You are very right to be worried, especially as this is a situation that concerns both of your sons. You have contacted the Samaritans which is definitely a sign of your concern. This is part of admitting to a perceived problem. You were then referred to Talk To Frank. Then you were referred to here. It is very frustrating when you are being 'passed from pillar to post'.
This situation is made all the more difficult because both of your sons are adults. For you, there is the difficult situation of seeking help/advice on their behalf due to their ages. There is this perception among many advisors/professionals/society in general that as they are adults, they should deal with their own issues. However, you are experiencing the frustration of trying to help them, knowing that they need your help.
At the end of the day, you are their parent and you want to do your best to help them. Do try to contact your local health professional/health service on both your son's behalf and see what they can offer.
The first son you write about is the younger of the two (23 years old). During his travelling period, he will have been very used to a relaxed pace of life. The travel was presumably for pleasure and every aspect of that life will likely have been observed as a holiday-maker. We all have this experience on our holidays - even short breaks - when we forget about the realities of life and forget that a holiday is a 'break from reality'. Many people go on a holiday, compare it to home and their home/work life and decide that they want to live there. Of course there is a difference between life and a holiday! Did he travel alone? Did he travel with/meet people? Did he have a lot of time to think? (See further down).
Your son is now finding it hard to accept the mundaneness of the real world. He has been gently living a dream that he wished would never end. Holding down a job is hard these days for anyone because of the business environment of today and - of course - for your son, the job is likely to bore him further. When he gets a job, it's not just the monotany of the job that he finds hard to deal with but also the people as well. It can be hard for someone working in business a environment when he/she would rather be somewhere else more interesting and fun. Working with colleagues is a different situation to 'chilling out' with friends on a beach.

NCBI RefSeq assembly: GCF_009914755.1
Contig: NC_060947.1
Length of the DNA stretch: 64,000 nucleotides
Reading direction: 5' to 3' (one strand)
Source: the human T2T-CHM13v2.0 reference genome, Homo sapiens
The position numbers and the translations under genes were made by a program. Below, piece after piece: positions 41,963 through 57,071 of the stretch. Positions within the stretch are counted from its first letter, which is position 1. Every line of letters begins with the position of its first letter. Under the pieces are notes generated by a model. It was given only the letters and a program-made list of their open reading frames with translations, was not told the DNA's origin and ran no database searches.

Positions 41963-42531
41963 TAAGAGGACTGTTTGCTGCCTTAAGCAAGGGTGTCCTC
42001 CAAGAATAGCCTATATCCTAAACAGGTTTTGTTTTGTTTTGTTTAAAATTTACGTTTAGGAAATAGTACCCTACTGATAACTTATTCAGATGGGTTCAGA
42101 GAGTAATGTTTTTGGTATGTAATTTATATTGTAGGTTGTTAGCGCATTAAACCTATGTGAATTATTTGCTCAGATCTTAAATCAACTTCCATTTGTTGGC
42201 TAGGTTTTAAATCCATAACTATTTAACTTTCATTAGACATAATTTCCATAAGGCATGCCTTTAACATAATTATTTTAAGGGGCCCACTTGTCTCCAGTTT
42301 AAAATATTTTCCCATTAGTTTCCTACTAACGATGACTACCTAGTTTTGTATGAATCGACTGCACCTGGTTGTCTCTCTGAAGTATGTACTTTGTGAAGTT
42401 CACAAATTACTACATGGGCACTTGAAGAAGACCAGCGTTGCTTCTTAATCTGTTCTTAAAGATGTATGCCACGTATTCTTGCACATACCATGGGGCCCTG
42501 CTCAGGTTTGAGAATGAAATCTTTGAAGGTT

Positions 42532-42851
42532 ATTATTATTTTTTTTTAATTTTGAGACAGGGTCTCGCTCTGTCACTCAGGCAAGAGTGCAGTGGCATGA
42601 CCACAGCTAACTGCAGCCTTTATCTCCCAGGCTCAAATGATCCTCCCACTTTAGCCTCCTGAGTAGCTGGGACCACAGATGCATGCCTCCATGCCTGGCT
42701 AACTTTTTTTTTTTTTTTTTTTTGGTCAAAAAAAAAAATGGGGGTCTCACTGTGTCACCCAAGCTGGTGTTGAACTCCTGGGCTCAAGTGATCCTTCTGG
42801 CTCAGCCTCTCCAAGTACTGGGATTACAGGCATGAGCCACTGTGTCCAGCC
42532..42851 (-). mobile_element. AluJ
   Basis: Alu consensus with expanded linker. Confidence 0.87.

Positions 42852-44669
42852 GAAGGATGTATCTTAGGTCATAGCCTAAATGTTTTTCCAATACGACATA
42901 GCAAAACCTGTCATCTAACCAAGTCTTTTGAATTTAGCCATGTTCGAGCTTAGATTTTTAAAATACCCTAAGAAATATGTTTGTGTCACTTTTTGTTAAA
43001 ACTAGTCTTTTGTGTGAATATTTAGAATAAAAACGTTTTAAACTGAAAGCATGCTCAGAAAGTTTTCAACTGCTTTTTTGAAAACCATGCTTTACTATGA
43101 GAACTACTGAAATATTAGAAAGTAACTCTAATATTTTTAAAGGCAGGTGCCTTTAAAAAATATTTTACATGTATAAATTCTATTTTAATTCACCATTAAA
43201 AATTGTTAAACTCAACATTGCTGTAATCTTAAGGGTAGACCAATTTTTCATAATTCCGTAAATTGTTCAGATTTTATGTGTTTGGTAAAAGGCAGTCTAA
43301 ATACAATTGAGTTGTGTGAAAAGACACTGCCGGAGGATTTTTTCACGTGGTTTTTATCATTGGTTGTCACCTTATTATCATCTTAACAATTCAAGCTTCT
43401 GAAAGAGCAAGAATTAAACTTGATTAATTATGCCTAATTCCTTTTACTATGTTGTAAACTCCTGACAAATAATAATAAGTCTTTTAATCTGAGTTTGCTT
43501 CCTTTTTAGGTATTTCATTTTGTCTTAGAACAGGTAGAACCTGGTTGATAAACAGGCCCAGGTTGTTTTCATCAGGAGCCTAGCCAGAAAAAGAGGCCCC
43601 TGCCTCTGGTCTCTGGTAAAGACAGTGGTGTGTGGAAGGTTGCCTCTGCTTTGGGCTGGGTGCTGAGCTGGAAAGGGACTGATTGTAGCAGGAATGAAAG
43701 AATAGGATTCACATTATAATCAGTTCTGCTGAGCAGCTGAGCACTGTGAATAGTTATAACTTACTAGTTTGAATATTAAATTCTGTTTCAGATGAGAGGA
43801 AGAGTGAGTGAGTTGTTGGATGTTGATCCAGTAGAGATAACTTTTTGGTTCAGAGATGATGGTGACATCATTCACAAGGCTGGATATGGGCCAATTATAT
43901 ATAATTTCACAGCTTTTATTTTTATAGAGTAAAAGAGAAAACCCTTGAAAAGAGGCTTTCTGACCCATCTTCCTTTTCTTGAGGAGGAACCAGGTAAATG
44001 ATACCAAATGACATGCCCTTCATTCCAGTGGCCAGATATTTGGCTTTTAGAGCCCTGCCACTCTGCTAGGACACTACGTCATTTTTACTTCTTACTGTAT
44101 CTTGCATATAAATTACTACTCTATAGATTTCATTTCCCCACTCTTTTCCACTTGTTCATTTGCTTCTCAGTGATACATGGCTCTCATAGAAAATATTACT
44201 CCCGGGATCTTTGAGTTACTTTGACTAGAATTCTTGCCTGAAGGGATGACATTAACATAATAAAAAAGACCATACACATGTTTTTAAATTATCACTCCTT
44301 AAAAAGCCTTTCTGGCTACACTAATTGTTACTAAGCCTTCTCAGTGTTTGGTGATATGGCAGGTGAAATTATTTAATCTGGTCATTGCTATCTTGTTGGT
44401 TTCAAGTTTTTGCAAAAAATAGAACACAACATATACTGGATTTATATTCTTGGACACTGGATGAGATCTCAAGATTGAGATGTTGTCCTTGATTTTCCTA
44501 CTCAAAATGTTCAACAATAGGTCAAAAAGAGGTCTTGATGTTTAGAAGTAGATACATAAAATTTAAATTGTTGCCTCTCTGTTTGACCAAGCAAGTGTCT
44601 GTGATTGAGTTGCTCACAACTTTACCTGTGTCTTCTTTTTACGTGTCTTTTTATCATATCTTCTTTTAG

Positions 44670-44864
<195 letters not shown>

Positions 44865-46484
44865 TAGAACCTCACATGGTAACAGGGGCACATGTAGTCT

Your son is feeling rather depressed and this is a cycle that he needs to break out of. He does need to get out of this cycle of seeing that 'long and miserable road ahead'. He is not helping his situation by believing that he is a 'loser'. He says he tells himself that he has got so much going for him, then feels a 'loser' for not acting on it. He is wrestling with a conflict of confidence in himself. He part believes he 'can do it'. Then he quickly 'backs down' because that quick burst of confidence fades.
He is a very frustrated - and intelligent/maybe creative - young man who appears to be 'hitting a wall'. He definitely needs to 'channel' and 'focus' in order to aim for a 'target' in life. He needs to find some form of compromise between that 'bohemian' lifestyle and 'the real world' in order to find some productive balance in his life.
This would be better than telling him to 'grow up' and 'get a job'. This would be better for him than battling with the emotions of trying to 'face reality' and seeking some form of 'brilliant future' such as choosing a career when he probably still doesn't know what he wants to do........A question all young people are forced to answer....."What do you want to do?".....It's a hard one!....
On his travels, he will likely have met a variety of 'interesting' people and experienced their more 'bohemian' way of life. A life which would have some influence over him. In contrast, at work in the real world, he will be surrounded by everyday people talking about mundane 'life' things. There will also be the issue of having to conform to the workplace ideals and take instruction from management as well. He seems like a lad that would not find this very easy.
He spends a lot of time sleeping which - unless there is a medical reason - can be someone's way of not facing the world around them. Being fired from a job will certainly not help his confidence levels and it is not going to be a 'good record' if this is due to smoking cannabis. Smoking weed at work also seems be an indication of his boredom and feeling 'rebellious'.
He has a very pessimistic view of life. How did he do at school? What ambitions did he have? Did he not achieve his dreams/goals from education? Maybe his problem is that he is very clever and no-one (not even he) can see this. Was he 'passed over to one side' by the teachers?
He views his life as a long and miserable road ahead. How did he feel when he was travelling? Maybe he didn't even 'look at that road ahead'. Some people never do. By constantly trying to tell himself that he has much going for him encourages even more thoughts of guilt and despair because (conversely) he doesn't feel that he is achieving anything. He feels guilty about himself not being able to do anything about his situation and this creates a form of 'treadmill'.